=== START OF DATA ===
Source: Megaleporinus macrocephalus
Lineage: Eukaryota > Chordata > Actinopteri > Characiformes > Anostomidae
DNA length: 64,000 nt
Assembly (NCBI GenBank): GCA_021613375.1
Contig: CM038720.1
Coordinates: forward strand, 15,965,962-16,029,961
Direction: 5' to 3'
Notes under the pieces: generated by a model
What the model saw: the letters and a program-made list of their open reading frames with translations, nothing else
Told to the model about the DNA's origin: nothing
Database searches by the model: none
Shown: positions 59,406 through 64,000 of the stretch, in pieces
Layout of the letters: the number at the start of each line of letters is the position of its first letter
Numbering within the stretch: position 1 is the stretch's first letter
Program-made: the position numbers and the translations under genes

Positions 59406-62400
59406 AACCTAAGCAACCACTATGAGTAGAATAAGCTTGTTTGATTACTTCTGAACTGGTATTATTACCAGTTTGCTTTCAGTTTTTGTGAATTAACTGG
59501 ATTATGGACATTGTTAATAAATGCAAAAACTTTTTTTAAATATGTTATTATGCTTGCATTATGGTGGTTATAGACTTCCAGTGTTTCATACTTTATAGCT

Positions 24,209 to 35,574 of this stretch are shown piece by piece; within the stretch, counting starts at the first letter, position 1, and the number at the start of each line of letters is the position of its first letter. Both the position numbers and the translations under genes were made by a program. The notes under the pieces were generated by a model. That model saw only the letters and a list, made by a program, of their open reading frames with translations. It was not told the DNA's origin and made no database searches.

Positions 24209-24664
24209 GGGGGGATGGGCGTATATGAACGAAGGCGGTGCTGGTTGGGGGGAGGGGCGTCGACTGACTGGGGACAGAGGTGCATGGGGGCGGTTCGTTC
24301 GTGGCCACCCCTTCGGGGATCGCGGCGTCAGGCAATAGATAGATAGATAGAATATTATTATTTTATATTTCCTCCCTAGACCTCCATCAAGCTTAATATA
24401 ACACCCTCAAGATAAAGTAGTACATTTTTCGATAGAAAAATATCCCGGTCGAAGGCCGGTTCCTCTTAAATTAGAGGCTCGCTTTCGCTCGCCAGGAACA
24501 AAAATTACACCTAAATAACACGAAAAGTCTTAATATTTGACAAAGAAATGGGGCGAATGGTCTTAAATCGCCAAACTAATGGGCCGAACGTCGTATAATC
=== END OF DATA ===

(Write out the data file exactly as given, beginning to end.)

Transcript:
Source: Megaleporinus macrocephalus
Lineage: Eukaryota > Chordata > Actinopteri > Characiformes > Anostomidae
DNA length: 64,000 nt
Assembly (NCBI GenBank): GCA_021613375.1
Contig: CM038720.1
Coordinates: forward strand, 15,965,962-16,029,961
Direction: 5' to 3'
Notes under the pieces: generated by a model
What the model saw: the letters and a program-made list of their open reading frames with translations, nothing else
Told to the model about the DNA's origin: nothing
Database searches by the model: none
Shown: positions 59,406 through 64,000 of the stretch, in pieces
Layout of the letters: the number at the start of each line of letters is the position of its first letter
Numbering within the stretch: position 1 is the stretch's first letter
Program-made: the position numbers and the translations under genes

Positions 59406-62400
59406 AACCTAAGCAACCACTATGAGTAGAATAAGCTTGTTTGATTACTTCTGAACTGGTATTATTACCAGTTTGCTTTCAGTTTTTGTGAATTAACTGG
59501 ATTATGGACATTGTTAATAAATGCAAAAACTTTTTTTAAATATGTTATTATGCTTGCATTATGGTGGTTATAGACTTCCAGTGTTTCATACTTTATAGCT

Positions 24,209 to 35,574 of this stretch are shown piece by piece; within the stretch, counting starts at the first letter, position 1, and the number at the start of each line of letters is the position of its first letter. Both the position numbers and the translations under genes were made by a program. The notes under the pieces were generated by a model. That model saw only the letters and a list, made by a program, of their open reading frames with translations. It was not told the DNA's origin and made no database searches.

Positions 24209-24664
24209 GGGGGGATGGGCGTATATGAACGAAGGCGGTGCTGGTTGGGGGGAGGGGCGTCGACTGACTGGGGACAGAGGTGCATGGGGGCGGTTCGTTC
24301 GTGGCCACCCCTTCGGGGATCGCGGCGTCAGGCAATAGATAGATAGATAGAATATTATTATTTTATATTTCCTCCCTAGACCTCCATCAAGCTTAATATA
24401 ACACCCTCAAGATAAAGTAGTACATTTTTCGATAGAAAAATATCCCGGTCGAAGGCCGGTTCCTCTTAAATTAGAGGCTCGCTTTCGCTCGCCAGGAACA
24501 AAAATTACACCTAAATAACACGAAAAGTCTTAATATTTGACAAAGAAATGGGGCGAATGGTCTTAAATCGCCAAACTAATGGGCCGAACGTCGTATAATC